Safe, healthy human touch is a hallmark of a healthy society.
As the novel coronavirus (COVID-19) pandemic continues, it is clear that the reason massage therapy and massage therapists are essential is both simple and biologically complicated. We know touch is a critical human encounter that has an energy effect and both mechanical and structural effects on the recipient and giver.
Prison and jail methods of solitary confinement, isolation from human interaction and the inability to connect with nonverbal cues of facial expressions create distress for many human beings.
A friendly and welcoming smile, eyes wide open and the friendly handshake, a supportive hand on a shoulder accompanied with words of support—all these moments require social interaction and physical touch.
When these interactions are forbidden by public health officials, humans begin to suffer. Feelings of depression and hopelessness appear to be magnified when the very social interaction and touch that can help another human being experience their humanness is not allowed.
We are seeing this nationwide as news reports of divorces and separations are on the rise. We have seen examples with elementary school children who are navigating formative years of their young lives.
Massage therapy is essential more than ever in this pandemic. Now, more than ever, I believe creating a safe and supportive environment of touch is needed. The success of my massage practice at my facility in Texas is a testament to this essential need.
My massage practice is fully booked during this pandemic, and in this article I will tell you what I do to ensure a full practice.
We practice multiple, thorough safeguards of disinfecting all contact surfaces before each client, hand-washing, and HEPA air filtering with UVC light for killing viruses. All clients and therapists wear face masks for the entire session and while inside our building—no exceptions.
I wear two facemasks. The first layer mask is a three-ply surgical mask. Next over this mask, I wear a KN95 mask. I wear safety goggles and a face shield. All my clients are required to check in via text message from their parked car in the parking lot. Once I send them a text invitation to enter the building, I greet them at the already open door—thus, no touching of door handles.
I greet them and escort them to the sink where the warm water has now been turned on by me—so they never touch anything. Once they wet their hands, I pump gel soap into their hands and start a countdown timer with large, easy-to-read numbers for 35 seconds. The client is instructed to wash their hands for 35 seconds until the timer finishes with an audible beeping sound.
I then present my client with a paper towel to dry their hands. Next, touchless temperature is taken at either the wrist or forehead. I use the thermometer gun on the wrist and a walk-up thermometer on the forehead. Once all these protocols are completed, I escort my client to what I call the VIP Therapy Suite.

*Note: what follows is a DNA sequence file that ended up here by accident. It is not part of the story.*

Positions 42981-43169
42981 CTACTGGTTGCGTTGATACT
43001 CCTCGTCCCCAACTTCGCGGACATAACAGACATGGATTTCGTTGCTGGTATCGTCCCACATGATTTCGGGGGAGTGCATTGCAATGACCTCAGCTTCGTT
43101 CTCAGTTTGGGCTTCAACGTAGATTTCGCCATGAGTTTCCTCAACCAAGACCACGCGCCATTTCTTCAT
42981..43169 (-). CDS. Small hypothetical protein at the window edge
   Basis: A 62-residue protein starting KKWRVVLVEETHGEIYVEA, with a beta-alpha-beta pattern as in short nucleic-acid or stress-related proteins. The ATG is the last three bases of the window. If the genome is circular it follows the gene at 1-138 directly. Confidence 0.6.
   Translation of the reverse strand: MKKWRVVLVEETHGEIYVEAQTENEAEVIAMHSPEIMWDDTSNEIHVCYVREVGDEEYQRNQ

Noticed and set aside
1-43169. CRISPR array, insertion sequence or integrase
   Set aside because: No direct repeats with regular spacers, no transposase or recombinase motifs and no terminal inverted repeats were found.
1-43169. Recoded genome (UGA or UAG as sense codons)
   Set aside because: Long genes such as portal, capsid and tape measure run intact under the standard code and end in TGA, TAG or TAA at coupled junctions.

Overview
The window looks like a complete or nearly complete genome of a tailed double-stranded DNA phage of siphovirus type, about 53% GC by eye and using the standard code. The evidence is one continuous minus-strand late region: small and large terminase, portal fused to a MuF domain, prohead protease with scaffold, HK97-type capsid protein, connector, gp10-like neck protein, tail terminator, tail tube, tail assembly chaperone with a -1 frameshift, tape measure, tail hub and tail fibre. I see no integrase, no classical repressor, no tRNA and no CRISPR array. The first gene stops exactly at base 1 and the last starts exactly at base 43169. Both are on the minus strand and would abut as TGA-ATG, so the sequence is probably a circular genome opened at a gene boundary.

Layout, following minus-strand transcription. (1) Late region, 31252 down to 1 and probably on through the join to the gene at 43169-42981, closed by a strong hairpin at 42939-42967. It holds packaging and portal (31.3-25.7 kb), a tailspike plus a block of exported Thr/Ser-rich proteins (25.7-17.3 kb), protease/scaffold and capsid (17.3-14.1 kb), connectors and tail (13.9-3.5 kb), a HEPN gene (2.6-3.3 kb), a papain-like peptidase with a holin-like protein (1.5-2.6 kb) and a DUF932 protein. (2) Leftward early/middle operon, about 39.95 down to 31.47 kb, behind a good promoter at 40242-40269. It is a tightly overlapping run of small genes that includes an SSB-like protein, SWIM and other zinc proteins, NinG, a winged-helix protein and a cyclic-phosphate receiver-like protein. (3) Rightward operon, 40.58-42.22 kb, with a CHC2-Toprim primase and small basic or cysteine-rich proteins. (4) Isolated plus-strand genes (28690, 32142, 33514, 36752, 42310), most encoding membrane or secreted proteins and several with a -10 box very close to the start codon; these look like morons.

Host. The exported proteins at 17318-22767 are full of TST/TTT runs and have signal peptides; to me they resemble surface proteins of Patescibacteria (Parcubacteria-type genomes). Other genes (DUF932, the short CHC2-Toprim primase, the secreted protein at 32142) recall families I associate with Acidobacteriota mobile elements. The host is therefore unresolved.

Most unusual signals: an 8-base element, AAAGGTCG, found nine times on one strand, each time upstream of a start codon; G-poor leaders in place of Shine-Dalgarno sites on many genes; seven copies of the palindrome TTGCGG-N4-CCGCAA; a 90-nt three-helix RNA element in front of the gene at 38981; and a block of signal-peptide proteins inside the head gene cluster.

We let clients know that we disinfect all touch surfaces in our office and therapy suites constantly and thoroughly before each client enters. This includes the plastic chairs we installed, clothes hangers, and shelves where people place personal items such as jewelry and watches before the massage session begins.
Nothing is by Chance
The massage therapy session is an experiential event; thus, nothing you do should be by chance. Every moment of my clients’ visit has been carefully and thoughtfully planned out.
There is not a single thing I do that has not been thought out in advance.
My clients feel safe because I inform them of all the precautions I have taken for their safety. The client is much more comfortable when they know what you have done for their safety, behind the scenes, that they cannot see.
I let clients know that even the ink pen they are using to fill out my intake information form has been disinfected and placed inside a paper towel which is then placed on the countertop for them to retrieve and use. Let the client know that you thought enough to disinfect the ink pen or the stylus for signing your tablet transaction.
Use a stylus and do not ask people to sign with their fingertip. I ask many clients if they would like me to sign their names for them. Once permission is granted, I sign their name on my tablet in their presence.
We completely control the sanitation and disinfecting of towels and linens after massage sessions are completed. This is a fact that we share with our clients, so they know exactly how the linens and towels are disinfected and laundered.
It’s important to share your safety and sanitation protocols to show that you embrace and support their concerns for safety and credibility.
Human Touch is Necessary
Why massage is essential more than ever in this pandemic is because human touch is necessary for humans’ healthy survival. The tactile experience for human beings is significant for a healthy and well life. I believe that massage therapy is a natural and organized delivery system for this important experience of being human and staying connected in this pandemic.
Benny Vaughn, LMT, BCTMB, ATC, LAT, CSCS, MTI, LMC, has practiced massage therapy for 45 years; he owns Benny Vaughn Athletic Therapy Center in Fort Worth, Texas, where he and his team of therapists provide massage to a varied clientele, including professional athletes.